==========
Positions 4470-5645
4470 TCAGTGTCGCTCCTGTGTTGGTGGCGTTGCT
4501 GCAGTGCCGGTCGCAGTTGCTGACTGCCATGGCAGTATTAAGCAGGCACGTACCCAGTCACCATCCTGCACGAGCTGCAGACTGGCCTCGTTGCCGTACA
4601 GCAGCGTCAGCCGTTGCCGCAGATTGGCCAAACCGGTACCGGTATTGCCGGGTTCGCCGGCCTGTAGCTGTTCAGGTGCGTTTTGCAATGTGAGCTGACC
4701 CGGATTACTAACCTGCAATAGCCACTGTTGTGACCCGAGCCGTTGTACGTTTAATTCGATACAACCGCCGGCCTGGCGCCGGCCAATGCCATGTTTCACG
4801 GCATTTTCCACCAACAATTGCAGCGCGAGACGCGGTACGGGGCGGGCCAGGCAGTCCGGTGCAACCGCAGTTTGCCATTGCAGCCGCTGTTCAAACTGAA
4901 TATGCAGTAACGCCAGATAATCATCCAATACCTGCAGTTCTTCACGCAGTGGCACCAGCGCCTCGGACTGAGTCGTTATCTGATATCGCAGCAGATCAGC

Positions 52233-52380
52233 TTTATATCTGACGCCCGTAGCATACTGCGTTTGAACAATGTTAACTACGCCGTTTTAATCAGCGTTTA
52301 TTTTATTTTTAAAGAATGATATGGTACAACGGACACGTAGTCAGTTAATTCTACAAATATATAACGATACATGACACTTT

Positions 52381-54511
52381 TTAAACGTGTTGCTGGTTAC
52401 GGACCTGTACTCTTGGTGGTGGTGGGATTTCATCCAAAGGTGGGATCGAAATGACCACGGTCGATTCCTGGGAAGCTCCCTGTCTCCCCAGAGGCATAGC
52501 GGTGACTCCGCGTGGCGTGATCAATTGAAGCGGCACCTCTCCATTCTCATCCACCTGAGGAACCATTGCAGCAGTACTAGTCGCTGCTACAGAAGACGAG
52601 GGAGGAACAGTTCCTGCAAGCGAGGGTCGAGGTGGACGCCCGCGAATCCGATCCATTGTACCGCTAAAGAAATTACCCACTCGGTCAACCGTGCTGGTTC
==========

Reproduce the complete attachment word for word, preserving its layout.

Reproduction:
Positions 4470-5645
4470 TCAGTGTCGCTCCTGTGTTGGTGGCGTTGCT
4501 GCAGTGCCGGTCGCAGTTGCTGACTGCCATGGCAGTATTAAGCAGGCACGTACCCAGTCACCATCCTGCACGAGCTGCAGACTGGCCTCGTTGCCGTACA
4601 GCAGCGTCAGCCGTTGCCGCAGATTGGCCAAACCGGTACCGGTATTGCCGGGTTCGCCGGCCTGTAGCTGTTCAGGTGCGTTTTGCAATGTGAGCTGACC
4701 CGGATTACTAACCTGCAATAGCCACTGTTGTGACCCGAGCCGTTGTACGTTTAATTCGATACAACCGCCGGCCTGGCGCCGGCCAATGCCATGTTTCACG
4801 GCATTTTCCACCAACAATTGCAGCGCGAGACGCGGTACGGGGCGGGCCAGGCAGTCCGGTGCAACCGCAGTTTGCCATTGCAGCCGCTGTTCAAACTGAA
4901 TATGCAGTAACGCCAGATAATCATCCAATACCTGCAGTTCTTCACGCAGTGGCACCAGCGCCTCGGACTGAGTCGTTATCTGATATCGCAGCAGATCAGC

Positions 52233-52380
52233 TTTATATCTGACGCCCGTAGCATACTGCGTTTGAACAATGTTAACTACGCCGTTTTAATCAGCGTTTA
52301 TTTTATTTTTAAAGAATGATATGGTACAACGGACACGTAGTCAGTTAATTCTACAAATATATAACGATACATGACACTTT

Positions 52381-54511
52381 TTAAACGTGTTGCTGGTTAC
52401 GGACCTGTACTCTTGGTGGTGGTGGGATTTCATCCAAAGGTGGGATCGAAATGACCACGGTCGATTCCTGGGAAGCTCCCTGTCTCCCCAGAGGCATAGC
52501 GGTGACTCCGCGTGGCGTGATCAATTGAAGCGGCACCTCTCCATTCTCATCCACCTGAGGAACCATTGCAGCAGTACTAGTCGCTGCTACAGAAGACGAG
52601 GGAGGAACAGTTCCTGCAAGCGAGGGTCGAGGTGGACGCCCGCGAATCCGATCCATTGTACCGCTAAAGAAATTACCCACTCGGTCAACCGTGCTGGTTC